Sea-eagles over the Isle of Mull, Red Kites along the M40, wild boar in the Forest of Dean, beavers in Devon, and spectacular outbursts of wildflowers and native trees on motorway verges. It all looks as if, alongside our swelling cities and world record yields of cereals, we’re getting Britain’s wildlife back to its pristine state at the end of the last Ice Age, before civilisation took hold. It’s a vindication of applied science, high-tech farming and astute and humane government strategy. The principle of “sustainable intensification” – high-input farming, typically monoculture, with strips and patches of wild vegetation in between – is working…or so it seems.

But the success is an illusion. As the RSPB reported in 2013, 60% of the 3,000 wildlife species they surveyed in Britain have declined over the past 50 years, and nearly a third have declined “strongly”. A few have disappeared altogether. Within each remaining population, numbers continue to dwindle. There is an average 77% loss among 155 of the most threatened species, “with little or no sign of recovery”.

Far from peaceful co-existence, modern industrial farming is the prime cause of our wildlife’s decline – as demonstrated not just in Britain but the world over. Conservation biologists speak of mass extinction, not yet as extensive but far more rapid than any of the great extinctions of the past. Some estimate that half of all species are in realistic, imminent danger of extinction – probably about four million out of an estimated eight million. Loss and degradation of habitat is the main cause; and the spread of agriculture, with its thirst for fresh water and its power to pollute with pesticides, herbicides and fertilisers, is the main reason for both. The continued slaughter of anything that moves for food – including monkeys, parrots, squirrels – is another outstanding threat, reflecting the failure of modern farming to provide enough of the right kind of provender in the right places.

It may sometimes seem that all this is inevitable. Human numbers are too high, we’re told; we need more and more food and only high-input, high-tech agriculture can possibly supply enough.

Yet all this is remarkably untrue. The untruth may be rooted in misunderstanding or it may be outright lies but in either case it is deeply reprehensible. For the world’s farms could be feeding all of us, and could do so, in effect, forever, and although many species are already doomed in the wild and others will surely follow, we could ensure that most species recover and thrive. Their descendants, like us, could still be here in a million years’ time, enjoying each other’s company.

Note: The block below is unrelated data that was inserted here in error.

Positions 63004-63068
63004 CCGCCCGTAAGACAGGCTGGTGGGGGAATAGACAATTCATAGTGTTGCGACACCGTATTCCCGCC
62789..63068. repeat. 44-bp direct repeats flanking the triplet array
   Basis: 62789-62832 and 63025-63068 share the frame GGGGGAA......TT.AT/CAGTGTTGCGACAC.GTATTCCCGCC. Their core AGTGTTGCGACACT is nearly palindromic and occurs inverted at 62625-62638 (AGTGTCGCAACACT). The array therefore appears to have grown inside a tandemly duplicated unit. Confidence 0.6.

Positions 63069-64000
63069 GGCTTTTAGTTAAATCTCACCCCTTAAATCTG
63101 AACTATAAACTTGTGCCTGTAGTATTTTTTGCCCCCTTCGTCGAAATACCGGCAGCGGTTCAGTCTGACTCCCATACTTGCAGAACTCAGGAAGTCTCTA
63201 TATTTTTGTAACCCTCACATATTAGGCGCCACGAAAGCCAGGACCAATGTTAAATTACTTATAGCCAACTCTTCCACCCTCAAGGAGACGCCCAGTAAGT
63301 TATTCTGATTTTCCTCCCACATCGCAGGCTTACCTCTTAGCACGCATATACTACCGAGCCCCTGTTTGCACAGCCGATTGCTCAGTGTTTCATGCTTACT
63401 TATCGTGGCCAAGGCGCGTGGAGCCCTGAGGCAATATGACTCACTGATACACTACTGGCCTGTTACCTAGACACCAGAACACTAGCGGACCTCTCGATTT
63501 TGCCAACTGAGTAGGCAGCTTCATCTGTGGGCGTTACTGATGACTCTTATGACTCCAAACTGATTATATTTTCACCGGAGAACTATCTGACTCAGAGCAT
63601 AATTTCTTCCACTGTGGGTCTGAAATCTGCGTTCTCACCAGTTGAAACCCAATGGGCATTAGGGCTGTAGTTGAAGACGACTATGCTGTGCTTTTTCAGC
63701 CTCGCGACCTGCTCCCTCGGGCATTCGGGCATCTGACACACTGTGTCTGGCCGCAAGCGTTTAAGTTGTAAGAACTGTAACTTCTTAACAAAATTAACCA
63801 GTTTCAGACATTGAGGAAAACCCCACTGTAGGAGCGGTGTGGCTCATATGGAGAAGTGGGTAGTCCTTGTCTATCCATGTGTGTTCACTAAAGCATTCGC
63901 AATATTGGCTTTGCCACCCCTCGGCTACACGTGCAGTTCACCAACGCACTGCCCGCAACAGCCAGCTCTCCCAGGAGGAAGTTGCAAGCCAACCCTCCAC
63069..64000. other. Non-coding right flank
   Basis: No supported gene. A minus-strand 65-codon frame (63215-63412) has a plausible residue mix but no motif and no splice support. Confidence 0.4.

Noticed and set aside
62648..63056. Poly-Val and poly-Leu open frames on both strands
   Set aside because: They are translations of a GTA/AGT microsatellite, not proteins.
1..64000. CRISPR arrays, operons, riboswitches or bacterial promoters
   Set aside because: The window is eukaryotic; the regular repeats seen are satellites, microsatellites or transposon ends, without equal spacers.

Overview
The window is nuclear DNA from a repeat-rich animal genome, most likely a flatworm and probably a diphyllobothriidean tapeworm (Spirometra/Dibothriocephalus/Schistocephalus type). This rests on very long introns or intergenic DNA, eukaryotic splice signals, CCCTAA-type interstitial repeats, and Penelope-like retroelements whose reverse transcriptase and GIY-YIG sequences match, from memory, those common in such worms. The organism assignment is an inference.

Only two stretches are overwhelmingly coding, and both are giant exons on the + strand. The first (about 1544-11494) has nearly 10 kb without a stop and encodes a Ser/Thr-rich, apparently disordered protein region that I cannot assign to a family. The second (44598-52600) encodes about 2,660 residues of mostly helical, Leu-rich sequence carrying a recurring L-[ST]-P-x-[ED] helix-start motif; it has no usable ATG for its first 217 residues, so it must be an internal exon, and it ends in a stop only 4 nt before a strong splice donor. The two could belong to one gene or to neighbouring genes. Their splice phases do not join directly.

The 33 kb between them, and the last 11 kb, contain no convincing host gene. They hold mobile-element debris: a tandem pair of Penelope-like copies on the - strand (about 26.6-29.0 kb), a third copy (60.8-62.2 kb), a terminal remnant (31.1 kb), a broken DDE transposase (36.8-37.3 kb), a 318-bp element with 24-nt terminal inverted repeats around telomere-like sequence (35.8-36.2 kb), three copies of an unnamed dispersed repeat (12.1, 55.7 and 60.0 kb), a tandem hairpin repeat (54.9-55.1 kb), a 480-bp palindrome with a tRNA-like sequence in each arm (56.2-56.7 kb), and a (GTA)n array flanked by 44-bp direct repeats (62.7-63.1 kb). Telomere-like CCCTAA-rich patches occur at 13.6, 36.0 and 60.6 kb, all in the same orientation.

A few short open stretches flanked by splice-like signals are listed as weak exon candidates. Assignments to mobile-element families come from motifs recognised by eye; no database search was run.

But to achieve all this we need to farm quite differently. Not with less science or even less tech but with science and tech that are far more subtle than we have at present, and that are far more realistically tuned to the world’s real needs. Today’s farming is a field exercise in industrial chemistry, conceptually rooted in the 19th century, when people talked grandly of “conquering” nature and physicists seriously thought they knew all there is to know. Now after many a failure, it’s clear that such talk is nonsensical. The best we can hope for is peaceful co-existence achieved through a humble attempt to understand nature as best we can and live within its norms. The subtle but intrinsically humble science of ecology, designed to deal with complexity and uncertainty, must lead the way.

Overall we need to design farming expressly to do what is wanted of it – to provide us with good food without wrecking everything else. This has been called ‘Enlightened Agriculture’ or ‘Real Farming’, and its method is that of ‘Agroecology’ – treating each farm as an ecosystem and agriculture as a whole as a positive component of the biosphere.

Agroecology has many ingredients. Farms should be as mixed as possible with genetic diversity within each species of crop and animal. All should be integrated. Organic should be the default position – what farmers should do as a matter of course unless there is very good reason to do something else. We need plenty of hands-on farmers to manage the necessary complexity – and all this is the precise opposite of the high-input zero-labour monocultures that are now recommended in the false name of ‘efficiency’. Farms can be combined with trees in many different ways to create ‘agroforestry’ which is more productive in terms of value per hectare than farming or forestry alone. Judicious use of ponds and other water-ways opens huge possibilities for freshwater fish and miscellaneous algae with a range of properties – and could help enormously to control Britain’s and the world’s increasing problems with flood and drought. Most of the world’s ‘agricultural’ land is grassland and nearly all of it could be far better managed than it is. As has been shown not least in Africa, eroded dustbowls can be restored to productive grassland and woodland just by managing the grazing more astutely.

One last essential: we have to give a damn. It’s the present mind-set of people in high places that’s the cause of all our ills – the uncritical technophilia, the search for magic bullets, driven by the neoliberal imperative to maximise short-term wealth. If we pursue the paths of Enlightened Agriculture, including agroecology, the world can easily produce enough food for everyone, everywhere, effectively forever; and still keep our fellow creatures in good heart.

If you want to learn about the new ideas that really could serve humanity and our fellow creatures well, then book in to the Oxford Real Farming Conference on 6th–7th January – especially Wildlife on Farms at 11.00am on the 7th.

Photograph: USDA

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